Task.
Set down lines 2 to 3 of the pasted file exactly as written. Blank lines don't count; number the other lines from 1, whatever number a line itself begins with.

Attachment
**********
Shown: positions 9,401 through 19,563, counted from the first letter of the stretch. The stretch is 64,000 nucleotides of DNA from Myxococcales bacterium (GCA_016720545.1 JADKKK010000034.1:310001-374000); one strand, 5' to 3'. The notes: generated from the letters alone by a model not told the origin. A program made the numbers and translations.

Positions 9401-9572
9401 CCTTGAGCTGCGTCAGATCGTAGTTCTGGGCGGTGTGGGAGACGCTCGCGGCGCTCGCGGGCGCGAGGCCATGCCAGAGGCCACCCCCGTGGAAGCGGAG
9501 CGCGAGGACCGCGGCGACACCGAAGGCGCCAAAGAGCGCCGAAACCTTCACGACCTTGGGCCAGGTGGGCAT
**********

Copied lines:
Positions 9401-9572
9401 CCTTGAGCTGCGTCAGATCGTAGTTCTGGGCGGTGTGGGAGACGCTCGCGGCGCTCGCGGGCGCGAGGCCATGCCAGAGGCCACCCCCGTGGAAGCGGAG